by Cora Ann Johnston
As you approach stands of mangroves in Florida, you’re likely to notice a few things. They form expansive forests along protected seashore (usually in lagoons and estuaries) that often grow thick and tall overhead, providing welcome shade where the three species (black, white and red) intermingle. In the cool of their shade, they are clearly teeming with life; the constant pop of snapping shrimp ricochets around their oyster- and barnacle-encrusted roots while crabs and insects scurry along their branches.
These mangroves are different. There are no scurrying crabs or snapping shrimp or prominent rocks of oysters. Most of the insects have gone inside; their only traces are burrows and cocoons made in the safety of stems and rolled leaves. The blinding sun and gusty wind make it starkly obvious that the shady, protective canopy is only waist-high. The cactus on the rocky slope in the background gives it away: These mangroves are in Baja California, Mexico.
Over the past two years, a group of Smithsonian-associated researchers have joined lead researcher Dr. Ilka “Candy” Feller’s ongoing mangrove research in order to study every possible aspect–from pollinators to nutrient limitation to wetland habitat creation–of mangroves along the Atlantic coast of Florida. The goal is to understand how, why and to what effect tropical mangroves are expanding northward into the historically grass-dominated temperate range. But mangrove expansion is a global phenomenon, and to understand a global phenomenon, you have to go global. So in mid-November, Dr. Feller and a gaggle of fellow researchers followed the 30 degrees latitude line west across North America to check out the parallel mangrove frontier along the Pacific coast. Luckily, that drops you smack in the infamous land of fish tacos: Baja California, Mexico.
Dropping into Baja in search of mangroves isn’t as easy as it sounds, so we prepared with help from both sides of the border. From navigating the Mexican peninsula to prioritizing and accessing survey sites, we relied on advice and help from Dr. Mike Osland (USGS), Chris DiVittorio (UC Berkeley), Dr. Octavio Aburto-Oropeza (Scripps), Dr. Sharon Herzka (Centro de Investigacion Cientifica y de Educacion Superior de Ensenada), and Dr. Marlene Manzano (Universidad Autonoma de Sinaloa). Dr. Manzano’s graduate student, Francisco Flores Cardenas, joined us in Baja so that we could compare and share research methods while receiving help along the way.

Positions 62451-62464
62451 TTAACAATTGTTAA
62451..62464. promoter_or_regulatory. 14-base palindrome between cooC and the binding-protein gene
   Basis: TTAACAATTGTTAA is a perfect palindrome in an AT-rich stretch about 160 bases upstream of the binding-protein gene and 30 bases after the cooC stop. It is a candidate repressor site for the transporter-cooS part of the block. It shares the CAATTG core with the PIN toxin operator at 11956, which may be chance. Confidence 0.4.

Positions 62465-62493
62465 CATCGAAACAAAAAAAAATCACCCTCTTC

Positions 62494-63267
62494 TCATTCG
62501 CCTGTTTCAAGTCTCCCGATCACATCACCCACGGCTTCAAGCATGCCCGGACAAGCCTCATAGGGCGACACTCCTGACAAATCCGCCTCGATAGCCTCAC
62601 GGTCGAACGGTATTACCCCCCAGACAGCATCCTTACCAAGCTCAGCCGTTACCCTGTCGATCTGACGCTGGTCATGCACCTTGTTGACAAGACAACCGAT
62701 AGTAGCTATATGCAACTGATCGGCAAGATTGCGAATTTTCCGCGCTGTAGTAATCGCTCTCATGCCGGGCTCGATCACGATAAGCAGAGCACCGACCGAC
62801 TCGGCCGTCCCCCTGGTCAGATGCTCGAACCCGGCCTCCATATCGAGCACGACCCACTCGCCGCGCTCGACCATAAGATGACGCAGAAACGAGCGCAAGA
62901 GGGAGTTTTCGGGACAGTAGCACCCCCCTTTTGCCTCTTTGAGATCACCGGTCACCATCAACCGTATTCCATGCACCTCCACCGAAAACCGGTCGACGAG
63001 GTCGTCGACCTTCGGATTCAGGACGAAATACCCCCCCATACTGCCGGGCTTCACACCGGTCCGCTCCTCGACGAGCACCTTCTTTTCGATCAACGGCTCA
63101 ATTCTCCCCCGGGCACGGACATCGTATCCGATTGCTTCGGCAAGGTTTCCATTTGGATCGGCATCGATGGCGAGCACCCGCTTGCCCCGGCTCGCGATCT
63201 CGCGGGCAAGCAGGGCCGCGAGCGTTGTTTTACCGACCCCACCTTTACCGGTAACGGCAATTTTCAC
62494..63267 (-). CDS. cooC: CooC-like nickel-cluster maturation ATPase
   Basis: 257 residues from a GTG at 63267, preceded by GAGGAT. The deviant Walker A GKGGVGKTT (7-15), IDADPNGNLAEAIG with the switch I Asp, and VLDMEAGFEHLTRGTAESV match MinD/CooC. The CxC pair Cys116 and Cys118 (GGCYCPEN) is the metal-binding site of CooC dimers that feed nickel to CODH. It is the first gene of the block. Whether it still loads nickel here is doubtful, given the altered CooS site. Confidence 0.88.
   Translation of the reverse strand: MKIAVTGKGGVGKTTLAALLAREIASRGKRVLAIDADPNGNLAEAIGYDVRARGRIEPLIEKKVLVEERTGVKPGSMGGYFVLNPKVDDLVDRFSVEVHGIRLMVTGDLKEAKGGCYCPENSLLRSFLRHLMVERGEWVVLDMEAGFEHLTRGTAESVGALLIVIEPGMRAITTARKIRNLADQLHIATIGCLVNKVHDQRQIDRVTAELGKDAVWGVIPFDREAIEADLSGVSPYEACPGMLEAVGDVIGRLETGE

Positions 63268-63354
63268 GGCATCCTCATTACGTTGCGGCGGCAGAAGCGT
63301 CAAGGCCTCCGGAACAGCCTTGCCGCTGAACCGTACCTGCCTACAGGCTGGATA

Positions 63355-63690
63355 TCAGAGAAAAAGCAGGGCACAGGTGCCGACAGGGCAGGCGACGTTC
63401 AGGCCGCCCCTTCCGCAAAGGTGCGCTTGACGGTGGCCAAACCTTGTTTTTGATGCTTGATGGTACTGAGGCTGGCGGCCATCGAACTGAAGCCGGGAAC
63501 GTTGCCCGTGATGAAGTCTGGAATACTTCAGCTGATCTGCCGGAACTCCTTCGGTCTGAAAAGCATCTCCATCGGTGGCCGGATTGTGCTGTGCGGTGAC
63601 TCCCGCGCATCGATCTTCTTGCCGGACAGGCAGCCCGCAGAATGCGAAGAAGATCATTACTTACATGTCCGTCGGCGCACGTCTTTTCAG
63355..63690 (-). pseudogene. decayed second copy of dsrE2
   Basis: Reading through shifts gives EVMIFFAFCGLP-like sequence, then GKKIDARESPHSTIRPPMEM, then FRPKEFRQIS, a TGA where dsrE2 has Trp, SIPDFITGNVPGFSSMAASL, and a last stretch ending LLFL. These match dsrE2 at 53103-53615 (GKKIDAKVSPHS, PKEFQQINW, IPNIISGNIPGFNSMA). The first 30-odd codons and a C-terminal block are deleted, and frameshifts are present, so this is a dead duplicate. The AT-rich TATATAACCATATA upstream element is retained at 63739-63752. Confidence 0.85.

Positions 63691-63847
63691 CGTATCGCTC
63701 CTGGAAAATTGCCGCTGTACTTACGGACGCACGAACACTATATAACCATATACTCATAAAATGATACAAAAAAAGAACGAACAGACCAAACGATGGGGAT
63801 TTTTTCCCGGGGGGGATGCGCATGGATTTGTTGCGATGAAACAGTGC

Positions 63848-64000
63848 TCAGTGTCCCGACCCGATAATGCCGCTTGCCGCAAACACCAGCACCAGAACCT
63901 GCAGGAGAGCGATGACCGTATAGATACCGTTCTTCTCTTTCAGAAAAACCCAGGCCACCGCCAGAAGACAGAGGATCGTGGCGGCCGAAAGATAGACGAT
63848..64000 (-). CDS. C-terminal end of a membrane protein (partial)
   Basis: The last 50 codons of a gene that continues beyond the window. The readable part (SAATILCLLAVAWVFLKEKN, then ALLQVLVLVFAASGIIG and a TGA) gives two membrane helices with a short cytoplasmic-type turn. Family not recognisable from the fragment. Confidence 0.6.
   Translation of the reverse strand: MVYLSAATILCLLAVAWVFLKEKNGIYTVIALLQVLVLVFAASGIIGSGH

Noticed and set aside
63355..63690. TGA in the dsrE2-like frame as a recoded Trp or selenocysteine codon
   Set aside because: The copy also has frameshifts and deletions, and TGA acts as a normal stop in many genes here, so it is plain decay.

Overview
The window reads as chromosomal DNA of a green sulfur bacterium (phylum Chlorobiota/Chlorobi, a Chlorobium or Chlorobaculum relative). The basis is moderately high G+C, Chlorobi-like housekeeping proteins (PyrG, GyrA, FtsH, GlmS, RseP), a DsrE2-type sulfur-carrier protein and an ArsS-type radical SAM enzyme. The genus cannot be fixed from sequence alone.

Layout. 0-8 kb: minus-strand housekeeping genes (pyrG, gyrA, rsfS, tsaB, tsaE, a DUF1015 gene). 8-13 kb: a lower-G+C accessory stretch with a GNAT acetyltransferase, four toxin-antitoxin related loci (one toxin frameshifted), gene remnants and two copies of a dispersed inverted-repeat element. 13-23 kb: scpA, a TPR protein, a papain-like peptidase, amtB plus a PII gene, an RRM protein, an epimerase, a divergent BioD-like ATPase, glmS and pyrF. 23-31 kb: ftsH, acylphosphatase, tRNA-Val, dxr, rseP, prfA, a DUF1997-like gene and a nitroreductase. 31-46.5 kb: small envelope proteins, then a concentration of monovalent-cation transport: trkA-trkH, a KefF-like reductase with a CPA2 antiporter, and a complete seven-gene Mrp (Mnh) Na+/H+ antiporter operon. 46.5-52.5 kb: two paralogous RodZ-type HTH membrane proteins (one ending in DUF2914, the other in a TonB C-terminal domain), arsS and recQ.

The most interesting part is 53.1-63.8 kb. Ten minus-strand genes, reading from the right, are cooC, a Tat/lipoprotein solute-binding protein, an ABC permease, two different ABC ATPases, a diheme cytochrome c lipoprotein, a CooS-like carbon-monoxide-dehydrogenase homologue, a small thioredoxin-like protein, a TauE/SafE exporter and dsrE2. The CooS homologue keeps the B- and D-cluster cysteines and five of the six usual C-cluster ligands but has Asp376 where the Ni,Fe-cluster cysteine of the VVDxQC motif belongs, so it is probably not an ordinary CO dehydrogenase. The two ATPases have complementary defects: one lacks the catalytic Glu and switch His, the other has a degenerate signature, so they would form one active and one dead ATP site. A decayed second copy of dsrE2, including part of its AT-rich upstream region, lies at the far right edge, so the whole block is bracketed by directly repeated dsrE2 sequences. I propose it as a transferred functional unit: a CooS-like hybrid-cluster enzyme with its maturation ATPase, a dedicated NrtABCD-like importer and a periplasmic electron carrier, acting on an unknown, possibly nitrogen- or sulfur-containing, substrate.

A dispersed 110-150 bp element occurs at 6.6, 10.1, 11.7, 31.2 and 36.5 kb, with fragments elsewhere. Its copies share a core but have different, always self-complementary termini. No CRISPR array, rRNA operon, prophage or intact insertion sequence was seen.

What we found
Outfitted with boots, rulers, notebooks, and curious minds, we set out to get to know the mangroves of Baja. We did not set up major experiments. We did not take extensive collections. We were there to take rapid but diverse observations just to get a sense of the system. Remember the waist-high canopy and utter lack of crabs mentioned above? Those are important things to know before delving any deeper. Dr. Feller and her collaborators have studied mangroves all over the world, so we can infer a lot from a few quick observations. That stunted canopy? A sure sign of nutrient limitation, which isn’t surprising given the desolate, cactus-spotted rocky slopes around us. Even these shrunken mangroves are by far the greenest part of the landscape. You can see them from satellite images, and their shocking greenness is helpful when bumping along a dirt road in the middle of nowhere in Mexico–it’s like having someone shout “Mangroves, ho!” right in your ear.
Over the course of a week, we zigzagged across the narrow peninsula, conducting rapid assessments of flora and fauna along the mangrove frontier on both the Pacific coast and the western Gulf of California. Some of our most striking observations were also the most apparent:
(1) The mangrove frontier is pushed somewhat farther south along the Pacific, likely because the steep, wave-beaten high energy shorelines simply make for poor mangrove habitat. However, unlike in Florida, we did find a few salt marshes tucked into protective lagoons that show no signs of mangrove establishment, despite apparently perfect conditions.
(2) Northernmost mangrove stands in Baja California totally lack black mangroves (of the genus Avicennia, famous for their emergent “snorkel roots” or pneumatophores), which lead the frontier of mangrove expansion in Florida. The Baja frontier is strictly red and white mangroves (genera Rhizophora and Laguncularia, respectively). The leaf scars on some suggest that a knee-high tree may be a decade old. Though diminutive, these mangroves are not new, and this dwarf growth form can be found throughout the world.
(3) The absolute lack of tree crabs was also startling, since the same crabs–found in both the Atlantic and Pacific–are hyperabundant along the mangrove frontier in Florida.
Heads down, working steadily, we felt right at home in the mangroves. It was mostly the quick glances over our shoulders that sent us reeling with the oddity of our surroundings. Leaf for leaf, root for root, the mangroves in Baja are not so different from those more familiar stands along the Atlantic coast. However, we saw enough to leave our heads swimming with questions. Which nutrients are limiting? Why the lack of black mangroves? Why the uninvaded marshes? Where are the crabs? Who takes their place? How long have these trees been established? We’ve returned to East coast headquarters with fresh data, burning questions, and high hopes of returning to Baja California to explore more of Mexico’s Pacific mangrove frontier.
Cora Ann Johnston is a doctoral candidate at the University of Maryland. This exploratory research was conducted by I. Feller, E. Dangremond, K. Cavanaugh, L. Simpson, M. Lehmann, F. Cardenas, and C. Johnston under the auspices of a National Science Foundation MacroSystems grant.
(Macrosystems biology – (noun) research on biological systems on regional to continental scales)